The death of an Indian man in a tragic drowning incident in West Auckland on the first official day of the summer season has once again raised concerns of water-safety in the Kiwi-Indian community.

In a tragic incident, an Indian man Akhil Tangri, 21, was found dead in the water at Maori Bay near Muriwai, West Auckland on Friday, December 1.

This summer season is already being forecasted to be scorching hot with more number of people expected to be plunging in water.

Water-safety continues to remain a big concern for the Kiwi-Indian community, given their well-renowned tag of being a relatively less water-friendly.

According to Water Safety New Zealand Drowning Prevention Report 2015 released by Water Safety New Zealand, in 2015 there was a surge in the number of Asian deaths due to drowning which amounted to 16 per cent of deaths at a per 100,000 rate of 3.0.

This is against national death per 100,000 rate of 2.0.

To aggravate it further, are two more reports released by Water Safety New Zealand earlier this year which suggest that all is not well with our collective ability to remain water-safe.

In July Water Safety New Zealand’s (WSNZ) Public Attitude and Behaviour Survey for 2017 has revealed that risky behaviour around water was slow to change.

The report argued that while safety messages are getting through risky behaviour is slow to change.

This is fully corroborated in the latest drowning incident in Muriwai where it was reported that the ill-fated boy was swimming along with his two mates when they all got in trouble and swept away by a high tide.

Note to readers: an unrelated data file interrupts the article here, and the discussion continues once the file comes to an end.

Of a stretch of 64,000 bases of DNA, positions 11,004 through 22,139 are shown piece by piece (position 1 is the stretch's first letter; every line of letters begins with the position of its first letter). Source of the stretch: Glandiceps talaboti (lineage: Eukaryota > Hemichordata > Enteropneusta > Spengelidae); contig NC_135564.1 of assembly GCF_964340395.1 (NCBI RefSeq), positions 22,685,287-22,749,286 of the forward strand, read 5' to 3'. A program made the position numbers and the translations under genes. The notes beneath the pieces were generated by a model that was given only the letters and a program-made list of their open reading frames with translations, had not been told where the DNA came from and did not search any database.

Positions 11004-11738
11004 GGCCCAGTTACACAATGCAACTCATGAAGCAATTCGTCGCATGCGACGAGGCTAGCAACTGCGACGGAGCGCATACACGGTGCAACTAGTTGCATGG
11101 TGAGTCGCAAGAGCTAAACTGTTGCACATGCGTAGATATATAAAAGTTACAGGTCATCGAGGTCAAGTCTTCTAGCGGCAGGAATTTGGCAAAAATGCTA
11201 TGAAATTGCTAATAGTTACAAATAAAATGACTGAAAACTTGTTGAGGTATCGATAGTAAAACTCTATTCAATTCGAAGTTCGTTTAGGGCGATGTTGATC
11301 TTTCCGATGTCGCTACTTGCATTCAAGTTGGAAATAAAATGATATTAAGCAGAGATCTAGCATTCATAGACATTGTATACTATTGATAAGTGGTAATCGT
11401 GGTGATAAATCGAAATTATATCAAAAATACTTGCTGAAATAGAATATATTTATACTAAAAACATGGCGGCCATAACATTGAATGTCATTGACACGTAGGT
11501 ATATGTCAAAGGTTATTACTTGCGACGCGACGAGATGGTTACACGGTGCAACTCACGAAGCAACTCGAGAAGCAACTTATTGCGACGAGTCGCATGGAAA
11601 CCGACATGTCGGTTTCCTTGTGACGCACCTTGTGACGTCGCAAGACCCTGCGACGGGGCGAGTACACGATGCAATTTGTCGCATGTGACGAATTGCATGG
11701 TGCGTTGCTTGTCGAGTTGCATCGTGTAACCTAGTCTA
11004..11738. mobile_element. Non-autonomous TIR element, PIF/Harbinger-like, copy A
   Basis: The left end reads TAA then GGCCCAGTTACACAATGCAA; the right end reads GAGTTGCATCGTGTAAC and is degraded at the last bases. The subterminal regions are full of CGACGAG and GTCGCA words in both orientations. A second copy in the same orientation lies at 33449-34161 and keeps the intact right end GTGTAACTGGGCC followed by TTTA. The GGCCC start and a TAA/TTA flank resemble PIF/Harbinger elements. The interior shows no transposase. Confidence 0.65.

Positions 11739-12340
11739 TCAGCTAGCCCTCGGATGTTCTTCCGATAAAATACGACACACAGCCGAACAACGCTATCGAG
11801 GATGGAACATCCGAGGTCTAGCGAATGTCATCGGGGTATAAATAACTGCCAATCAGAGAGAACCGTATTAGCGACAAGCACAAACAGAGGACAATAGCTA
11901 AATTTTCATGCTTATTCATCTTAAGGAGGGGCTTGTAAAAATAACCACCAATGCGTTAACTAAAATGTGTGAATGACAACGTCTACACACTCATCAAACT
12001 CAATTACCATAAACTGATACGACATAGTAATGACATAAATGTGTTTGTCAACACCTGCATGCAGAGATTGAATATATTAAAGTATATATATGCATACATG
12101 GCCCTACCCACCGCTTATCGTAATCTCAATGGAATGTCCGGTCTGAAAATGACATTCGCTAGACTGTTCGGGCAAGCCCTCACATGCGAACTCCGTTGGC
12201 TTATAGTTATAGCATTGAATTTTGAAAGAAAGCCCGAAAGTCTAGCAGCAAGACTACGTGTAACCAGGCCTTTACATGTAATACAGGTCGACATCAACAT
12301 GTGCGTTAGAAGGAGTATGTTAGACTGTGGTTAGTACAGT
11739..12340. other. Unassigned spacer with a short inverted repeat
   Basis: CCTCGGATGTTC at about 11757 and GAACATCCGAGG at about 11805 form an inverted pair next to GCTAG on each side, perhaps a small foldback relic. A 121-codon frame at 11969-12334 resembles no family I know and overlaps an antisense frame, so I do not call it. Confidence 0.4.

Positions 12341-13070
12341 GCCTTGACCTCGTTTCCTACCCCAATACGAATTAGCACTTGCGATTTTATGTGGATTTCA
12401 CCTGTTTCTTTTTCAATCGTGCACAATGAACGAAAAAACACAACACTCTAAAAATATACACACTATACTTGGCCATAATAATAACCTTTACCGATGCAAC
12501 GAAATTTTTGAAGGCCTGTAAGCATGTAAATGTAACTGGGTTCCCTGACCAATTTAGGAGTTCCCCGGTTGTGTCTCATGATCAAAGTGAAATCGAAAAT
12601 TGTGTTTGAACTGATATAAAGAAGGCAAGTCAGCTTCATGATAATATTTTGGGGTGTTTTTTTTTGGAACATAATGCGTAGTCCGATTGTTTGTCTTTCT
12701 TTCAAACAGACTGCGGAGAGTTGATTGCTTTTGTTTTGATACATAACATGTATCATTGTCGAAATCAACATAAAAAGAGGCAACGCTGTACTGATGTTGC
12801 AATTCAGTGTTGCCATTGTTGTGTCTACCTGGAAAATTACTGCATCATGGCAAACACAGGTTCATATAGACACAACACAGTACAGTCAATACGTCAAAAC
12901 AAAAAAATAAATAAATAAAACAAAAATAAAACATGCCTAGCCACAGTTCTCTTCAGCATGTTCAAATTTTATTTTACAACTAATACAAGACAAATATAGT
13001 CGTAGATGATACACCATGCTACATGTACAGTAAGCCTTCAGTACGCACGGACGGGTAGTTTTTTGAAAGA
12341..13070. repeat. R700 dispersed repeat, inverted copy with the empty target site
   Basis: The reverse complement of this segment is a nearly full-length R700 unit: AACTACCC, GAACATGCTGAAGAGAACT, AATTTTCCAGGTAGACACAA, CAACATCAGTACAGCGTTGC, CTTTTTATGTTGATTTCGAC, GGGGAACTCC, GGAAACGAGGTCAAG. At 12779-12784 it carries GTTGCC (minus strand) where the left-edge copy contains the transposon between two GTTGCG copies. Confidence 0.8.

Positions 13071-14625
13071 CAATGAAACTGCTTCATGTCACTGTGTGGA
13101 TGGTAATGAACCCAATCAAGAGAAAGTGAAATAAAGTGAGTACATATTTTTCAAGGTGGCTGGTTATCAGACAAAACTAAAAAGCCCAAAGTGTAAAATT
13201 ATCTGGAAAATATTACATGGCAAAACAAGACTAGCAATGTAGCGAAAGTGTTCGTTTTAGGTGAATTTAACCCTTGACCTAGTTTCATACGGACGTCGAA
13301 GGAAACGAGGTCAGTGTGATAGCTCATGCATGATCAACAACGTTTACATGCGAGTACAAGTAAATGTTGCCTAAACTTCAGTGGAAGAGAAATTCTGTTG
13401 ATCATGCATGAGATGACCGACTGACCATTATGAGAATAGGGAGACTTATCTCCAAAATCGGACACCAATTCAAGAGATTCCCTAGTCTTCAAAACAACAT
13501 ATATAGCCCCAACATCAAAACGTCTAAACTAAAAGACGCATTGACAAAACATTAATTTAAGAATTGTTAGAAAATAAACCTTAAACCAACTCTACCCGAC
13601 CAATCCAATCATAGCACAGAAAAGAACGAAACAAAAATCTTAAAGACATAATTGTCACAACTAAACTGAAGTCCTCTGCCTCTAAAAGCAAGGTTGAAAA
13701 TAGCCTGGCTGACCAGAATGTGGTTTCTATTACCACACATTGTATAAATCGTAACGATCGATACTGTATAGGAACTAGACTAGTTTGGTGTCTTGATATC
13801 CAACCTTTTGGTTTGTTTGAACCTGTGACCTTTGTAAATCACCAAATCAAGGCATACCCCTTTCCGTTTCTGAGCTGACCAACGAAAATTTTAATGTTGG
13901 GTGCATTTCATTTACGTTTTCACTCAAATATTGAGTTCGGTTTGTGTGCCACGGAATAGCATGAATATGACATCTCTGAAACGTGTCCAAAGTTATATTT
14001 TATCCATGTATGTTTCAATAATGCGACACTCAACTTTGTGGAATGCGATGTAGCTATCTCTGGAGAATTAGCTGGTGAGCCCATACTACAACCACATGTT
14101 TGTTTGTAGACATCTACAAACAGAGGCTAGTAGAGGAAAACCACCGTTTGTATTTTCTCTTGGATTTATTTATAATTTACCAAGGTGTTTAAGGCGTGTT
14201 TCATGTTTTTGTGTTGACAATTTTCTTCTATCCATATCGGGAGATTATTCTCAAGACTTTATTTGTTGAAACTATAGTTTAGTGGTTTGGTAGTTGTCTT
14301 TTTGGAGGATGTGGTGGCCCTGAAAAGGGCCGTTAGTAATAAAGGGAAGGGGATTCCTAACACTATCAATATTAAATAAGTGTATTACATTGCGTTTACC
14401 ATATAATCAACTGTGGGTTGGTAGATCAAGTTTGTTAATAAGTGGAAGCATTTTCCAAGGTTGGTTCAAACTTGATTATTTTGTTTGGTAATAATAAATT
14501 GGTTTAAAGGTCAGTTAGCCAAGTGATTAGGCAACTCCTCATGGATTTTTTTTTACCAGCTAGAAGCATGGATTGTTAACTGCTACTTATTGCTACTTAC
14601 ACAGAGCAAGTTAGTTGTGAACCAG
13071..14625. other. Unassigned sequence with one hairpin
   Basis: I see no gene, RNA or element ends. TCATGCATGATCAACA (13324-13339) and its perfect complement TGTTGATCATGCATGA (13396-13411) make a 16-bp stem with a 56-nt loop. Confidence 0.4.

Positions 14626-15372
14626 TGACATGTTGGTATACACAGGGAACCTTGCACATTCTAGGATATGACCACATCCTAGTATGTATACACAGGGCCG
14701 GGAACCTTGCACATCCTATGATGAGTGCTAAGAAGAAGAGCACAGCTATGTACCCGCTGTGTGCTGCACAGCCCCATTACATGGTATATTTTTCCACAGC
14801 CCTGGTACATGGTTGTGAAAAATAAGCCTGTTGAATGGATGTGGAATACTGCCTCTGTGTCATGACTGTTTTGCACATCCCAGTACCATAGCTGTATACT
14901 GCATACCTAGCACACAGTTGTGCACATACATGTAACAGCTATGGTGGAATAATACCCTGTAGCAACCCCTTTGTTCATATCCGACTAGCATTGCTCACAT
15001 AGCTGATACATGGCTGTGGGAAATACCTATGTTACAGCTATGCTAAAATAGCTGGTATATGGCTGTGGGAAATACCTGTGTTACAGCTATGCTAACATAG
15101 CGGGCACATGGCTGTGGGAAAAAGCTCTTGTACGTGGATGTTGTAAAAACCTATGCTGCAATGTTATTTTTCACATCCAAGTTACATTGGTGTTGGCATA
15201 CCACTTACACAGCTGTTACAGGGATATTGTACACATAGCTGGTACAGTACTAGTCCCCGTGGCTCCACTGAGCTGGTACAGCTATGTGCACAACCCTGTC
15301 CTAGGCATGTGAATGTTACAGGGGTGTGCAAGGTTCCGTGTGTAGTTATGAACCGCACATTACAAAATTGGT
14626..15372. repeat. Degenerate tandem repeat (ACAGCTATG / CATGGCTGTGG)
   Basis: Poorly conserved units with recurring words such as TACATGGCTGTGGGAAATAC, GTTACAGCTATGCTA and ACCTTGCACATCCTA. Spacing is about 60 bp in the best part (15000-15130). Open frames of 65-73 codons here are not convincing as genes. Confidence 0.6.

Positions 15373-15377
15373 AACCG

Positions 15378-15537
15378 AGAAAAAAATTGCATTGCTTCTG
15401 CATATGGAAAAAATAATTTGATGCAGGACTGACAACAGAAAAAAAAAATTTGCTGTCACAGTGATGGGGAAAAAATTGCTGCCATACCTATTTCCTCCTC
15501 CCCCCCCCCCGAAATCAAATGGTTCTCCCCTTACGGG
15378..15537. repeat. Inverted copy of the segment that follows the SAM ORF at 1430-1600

The tragedy could have been worse if the other two boys had not managed to reach to safety.

Although police have to still officially comment on the circumstances leading to the tragic incident, there is nothing beyond common sense to suggest that some risky behaviour around water was involved.

Similarly, the Water Safety New Zealand Drowning Prevention Report 2015 reveals that in 2015 maximum numbers of drowning casualties were within the 15-24 age groups. For obvious reasons, people in this age group needs to apply more common sense when enjoying summer holidays in beaches and rivers.

Another report released later in the year in September revealed that New Zealand children's water safety skills fall to unacceptable levels.

The study by Associate Professor Chris Button of Otago University had then revealed that New Zealand children lack the basic knowledge to save themselves in the water.

New Zealand has one of the worst rates of preventable drowning in the OECD and experts are already worrying that if this pattern continues, it will only get worse.

So it may be apt to assert in New Zealand Police's words to "not leave your common sense back home" and remind everyone about the water-safety tips to follow this holiday season.

Always remember that unlike as back in India or other South Asian regions from where we originally come from, New Zealand is largely a Do-It-Yourself (DIY) society where most of the things are to be done on our own, including taking responsibility and improving water awareness.

In this regard, the first thing to do this summer should be to clearly define responsibilities when going in groups with young children and families.

A special call of action for our international student community who in most cases are enjoying their first opportunity in life to be on their own, away from their overly-caring families back home are naturally more susceptible to a momentary lapse of judgement and not being water safe, is to make right choices in decision making.

Do not leave your common sense at home this summer when you go to rivers and beaches